Brinker: California Supreme Court Clarifies Meal And Rest Break Requirements

Brinker Restaurant Corp. v. Superior Court (Hohnbaum) was finally decided by the California Supreme Court. The decision was anxiously awaited by many due to its clarifications of California employment laws regarding the duties employers have regarding offering meal and rest breaks, and when the breaks need to be taken.  The primary holding of the case is that employers do not need to ensure that no work is performed during meal breaks.  The Court, however, cautioned employers that they cannot undermine formal policies by pressuring employees to work during breaks.  Also of interest, as explained below, the Court provided a clarification of the rate that employees accrue rest breaks, which varies from how most employers interpreted the rest break requirement. 

Meal Periods
Employers Have No Duty To Ensure Meal Breaks Are Taken

The Plaintiff in the case argued that Brinker had to “ensure that work stops for a the required thirty minute[]” meal period. Alternatively, Brinker argued that under California law employers only had to provide meal periods and would not incur any liability if the employee did not take the break. The Court explained:

[Plaintiff] Hohnbaum contends an employer is obligated to “ensure that work stops for the required thirty minutes.” Brinker, in a position adopted by the Court of Appeal, contends an employer is obligated only to “make available” meal periods, with no responsibility for whether they are taken. We conclude that under Wage Order No. 5 and Labor Code section 512, subdivision (a), an employer must relieve the employee of all duty for the designated period, but need not ensure that the employee does no work.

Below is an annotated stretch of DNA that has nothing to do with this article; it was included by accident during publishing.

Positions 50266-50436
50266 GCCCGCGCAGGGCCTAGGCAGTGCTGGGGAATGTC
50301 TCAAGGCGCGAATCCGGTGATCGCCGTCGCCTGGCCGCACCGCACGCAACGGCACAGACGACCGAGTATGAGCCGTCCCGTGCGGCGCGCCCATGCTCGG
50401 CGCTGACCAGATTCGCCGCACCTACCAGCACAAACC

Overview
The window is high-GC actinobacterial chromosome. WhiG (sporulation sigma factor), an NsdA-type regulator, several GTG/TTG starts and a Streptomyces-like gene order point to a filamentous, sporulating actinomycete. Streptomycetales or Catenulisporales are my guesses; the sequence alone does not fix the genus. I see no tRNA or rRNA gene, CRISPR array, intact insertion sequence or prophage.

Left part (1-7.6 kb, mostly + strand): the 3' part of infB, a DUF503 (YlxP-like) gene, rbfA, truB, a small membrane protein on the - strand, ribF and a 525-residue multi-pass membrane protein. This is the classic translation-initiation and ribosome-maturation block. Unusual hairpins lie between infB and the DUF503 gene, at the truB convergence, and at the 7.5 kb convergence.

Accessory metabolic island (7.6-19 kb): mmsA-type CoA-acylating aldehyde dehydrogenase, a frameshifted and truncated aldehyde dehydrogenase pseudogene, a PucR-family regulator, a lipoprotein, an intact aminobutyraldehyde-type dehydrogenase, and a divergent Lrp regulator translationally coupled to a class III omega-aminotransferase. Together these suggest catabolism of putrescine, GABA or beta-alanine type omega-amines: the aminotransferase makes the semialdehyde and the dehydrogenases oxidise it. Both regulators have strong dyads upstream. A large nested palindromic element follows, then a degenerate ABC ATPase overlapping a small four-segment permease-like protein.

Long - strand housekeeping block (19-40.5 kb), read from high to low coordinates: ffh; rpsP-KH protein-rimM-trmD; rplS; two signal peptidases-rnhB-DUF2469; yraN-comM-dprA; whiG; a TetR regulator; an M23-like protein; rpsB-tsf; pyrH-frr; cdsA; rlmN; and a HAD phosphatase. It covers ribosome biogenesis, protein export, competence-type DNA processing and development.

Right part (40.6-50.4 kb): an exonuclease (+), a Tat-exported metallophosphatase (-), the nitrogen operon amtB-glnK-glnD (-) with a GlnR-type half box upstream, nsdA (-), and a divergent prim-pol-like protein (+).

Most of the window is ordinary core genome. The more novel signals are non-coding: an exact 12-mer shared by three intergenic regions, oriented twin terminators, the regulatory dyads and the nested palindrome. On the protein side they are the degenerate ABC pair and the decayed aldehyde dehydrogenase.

The Court clarified that employers do not need to ensure that employees do not perform any work during their break:

The difficulty with the view that an employer must ensure no work is done—i.e., prohibit work—is that it lacks any textual basis in the wage order or statute. While at one time the IWC’s wage orders contained language clearly imposing on employers a duty to prevent their employees from working during meal periods, we have found no order in the last half-century continuing that obligation. Indeed, the obligation to ensure employees do no work may in some instances be inconsistent with the fundamental employer obligations associated with a meal break: to relieve the employee of all duty and relinquish any employer control over the employee and how he or she spends the time.

The Court also provided further clarification as to what meal period obligations employers have:

[T]he wage order’s meal period requirement is satisfied if the employee (1) has at least 30 minutes uninterrupted, (2) is free to leave the premises, and (3) is relieved of all duty for the entire period.

Therefore, the Court held:

To summarize: An employer’s duty with respect to meal breaks under both section 512, subdivision (a) and Wage Order No. 5 is an obligation to provide a meal period to its employees. The employer satisfies this obligation if it relieves its employees of all duty, relinquishes control over their activities and permits them a reasonable opportunity to take an uninterrupted 30-minute break, and does not impede or discourage them from doing so. What will suffice may vary from industry to industry, and we cannot in the context of this class certification proceeding delineate the full range of approaches that in each instance might be sufficient to satisfy the law.
On the other hand, the employer is not obligated to police meal breaks and ensure no work thereafter is performed. Bona fide relief from duty and the relinquishing of control satisfies the employer’s obligations, and work by a relieved employee during a meal break does not thereby place the employer in violation of its obligations and create liability for premium pay under Wage Order No. 5, subdivision 11(B) and Labor Code section 226.7, subdivision (b).